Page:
Cardiovascular disease is the number one killer of both men and women in this country. It kills on average more than 2,000 Americans per day, prompting many to take control of their health.
Dr. Ann Davis, a cardiologist at Edward Hospital & Health Services’ Heart hospital says one main risk factors for heart disease is heredity.
“A main risk factor can be your family history, which you can’t really do much about but many people have bad family histories and their parents, grandparents, siblings have heart disease,” said Dr. Davis.
According to a new study by the Centers for Disease Control, about 200,000 of heart disease and stroke deaths in 2010 were preventable and more than half of those were patients under age 65.
Leading health professionals like Dr. Davis to encourage lifestyle changes in their patients.
“You can’t change who your family is, but you can make exercise a part of your life, you can try to eat right, not smoke, if you have diabetes, get your sugars under control. Just so you can feel like you have a little more control over your life and it isn’t up to just a roll of the dice,” said Dr. Davis.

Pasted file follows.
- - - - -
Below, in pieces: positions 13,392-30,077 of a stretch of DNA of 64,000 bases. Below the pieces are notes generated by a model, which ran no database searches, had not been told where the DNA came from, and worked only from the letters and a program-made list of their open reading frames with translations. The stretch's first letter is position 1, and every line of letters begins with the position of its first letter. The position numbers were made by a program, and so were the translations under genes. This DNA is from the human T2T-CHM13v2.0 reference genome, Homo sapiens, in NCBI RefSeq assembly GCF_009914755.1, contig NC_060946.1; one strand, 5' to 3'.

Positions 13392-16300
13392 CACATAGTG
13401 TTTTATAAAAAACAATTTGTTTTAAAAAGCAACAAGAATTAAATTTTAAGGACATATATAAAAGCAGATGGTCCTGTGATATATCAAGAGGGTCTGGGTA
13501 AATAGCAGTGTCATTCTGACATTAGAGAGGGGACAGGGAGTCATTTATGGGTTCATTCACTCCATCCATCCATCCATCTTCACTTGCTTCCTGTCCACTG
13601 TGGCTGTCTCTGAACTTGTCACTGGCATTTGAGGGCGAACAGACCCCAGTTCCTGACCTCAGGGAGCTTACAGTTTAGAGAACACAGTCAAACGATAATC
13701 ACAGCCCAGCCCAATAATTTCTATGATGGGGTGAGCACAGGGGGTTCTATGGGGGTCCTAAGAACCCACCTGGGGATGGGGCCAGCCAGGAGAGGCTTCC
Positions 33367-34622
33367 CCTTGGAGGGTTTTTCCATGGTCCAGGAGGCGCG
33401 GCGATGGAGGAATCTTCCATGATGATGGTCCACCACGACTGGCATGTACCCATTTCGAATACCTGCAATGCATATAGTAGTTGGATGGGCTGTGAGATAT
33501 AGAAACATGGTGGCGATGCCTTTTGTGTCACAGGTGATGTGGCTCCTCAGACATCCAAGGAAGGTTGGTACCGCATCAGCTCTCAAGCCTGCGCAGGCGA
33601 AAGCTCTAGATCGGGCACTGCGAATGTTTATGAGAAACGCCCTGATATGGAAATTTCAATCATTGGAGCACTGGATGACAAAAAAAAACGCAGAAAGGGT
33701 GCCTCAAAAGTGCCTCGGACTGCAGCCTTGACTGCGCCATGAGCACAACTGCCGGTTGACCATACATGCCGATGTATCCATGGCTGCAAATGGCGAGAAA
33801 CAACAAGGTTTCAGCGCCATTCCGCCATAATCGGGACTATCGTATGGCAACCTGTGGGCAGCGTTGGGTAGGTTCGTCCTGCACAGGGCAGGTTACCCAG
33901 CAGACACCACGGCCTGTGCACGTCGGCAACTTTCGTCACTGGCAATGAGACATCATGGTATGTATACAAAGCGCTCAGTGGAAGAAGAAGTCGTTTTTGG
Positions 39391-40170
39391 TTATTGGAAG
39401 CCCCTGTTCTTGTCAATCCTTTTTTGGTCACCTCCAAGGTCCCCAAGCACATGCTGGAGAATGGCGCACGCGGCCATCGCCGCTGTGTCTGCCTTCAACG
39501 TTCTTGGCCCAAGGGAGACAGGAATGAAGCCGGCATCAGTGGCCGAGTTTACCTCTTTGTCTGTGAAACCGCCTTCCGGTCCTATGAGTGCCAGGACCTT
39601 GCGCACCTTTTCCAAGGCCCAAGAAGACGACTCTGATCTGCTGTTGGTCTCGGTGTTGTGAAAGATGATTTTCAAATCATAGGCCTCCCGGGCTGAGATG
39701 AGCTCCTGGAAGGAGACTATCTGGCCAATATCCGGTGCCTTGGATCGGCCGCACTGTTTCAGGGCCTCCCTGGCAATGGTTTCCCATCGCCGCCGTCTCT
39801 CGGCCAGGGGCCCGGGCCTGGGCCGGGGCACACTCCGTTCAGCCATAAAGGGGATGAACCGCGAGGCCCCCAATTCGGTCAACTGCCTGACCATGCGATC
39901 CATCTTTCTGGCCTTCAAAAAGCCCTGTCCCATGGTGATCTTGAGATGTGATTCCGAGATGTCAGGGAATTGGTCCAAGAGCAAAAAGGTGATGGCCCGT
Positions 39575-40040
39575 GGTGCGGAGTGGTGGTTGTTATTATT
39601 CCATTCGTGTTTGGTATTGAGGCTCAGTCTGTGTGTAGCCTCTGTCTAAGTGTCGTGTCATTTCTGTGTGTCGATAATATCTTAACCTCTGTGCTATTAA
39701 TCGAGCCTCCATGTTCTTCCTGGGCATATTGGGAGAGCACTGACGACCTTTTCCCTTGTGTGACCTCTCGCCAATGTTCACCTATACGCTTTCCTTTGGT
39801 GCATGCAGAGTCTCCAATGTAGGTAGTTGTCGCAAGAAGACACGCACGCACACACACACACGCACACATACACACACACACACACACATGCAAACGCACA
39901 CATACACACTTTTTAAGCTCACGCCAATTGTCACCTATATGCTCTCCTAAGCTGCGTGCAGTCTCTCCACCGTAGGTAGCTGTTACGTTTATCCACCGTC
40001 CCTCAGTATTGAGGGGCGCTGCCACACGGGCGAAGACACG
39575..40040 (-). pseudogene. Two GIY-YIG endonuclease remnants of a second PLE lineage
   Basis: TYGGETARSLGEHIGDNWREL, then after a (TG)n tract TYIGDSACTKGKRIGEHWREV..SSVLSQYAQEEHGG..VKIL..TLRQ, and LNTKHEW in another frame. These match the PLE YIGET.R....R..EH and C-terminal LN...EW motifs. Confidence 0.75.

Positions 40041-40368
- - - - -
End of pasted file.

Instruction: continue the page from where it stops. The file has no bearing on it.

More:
On average male heart attacks are caused by clogs in major arteries, which are easier to spot on an angiogram, but women tend to get blockages in tiny microvessles inside their heart, leading to undiagnosed heart disease and sometimes the absence of traditional heart attack warning sings, like chest pain.
And a heart attack before age 50 for a woman has proved to be twice as likely as men’s to be fatal.
“Sometimes when you say did you have chest pain they’ll say no, but it could be a feeling of fullness, a feeling like an elephant is sitting on your chest, but sometimes it doesn’t have to be like that. It could be short of breath, it could be fatigue. It could be arm discomfort, jaw discomfort, all things that people can sometimes not attribute to their heart,” said Dr. Davis.
Dr. Davis says that each patient’s case is different, so when in doubt, consult your doctor.
“We would rather have you come in a make sure you’re okay than miss something and have something delayed,” said Dr. Davis.
For more information on heart attacks and heart disease visit edward.org/heart.
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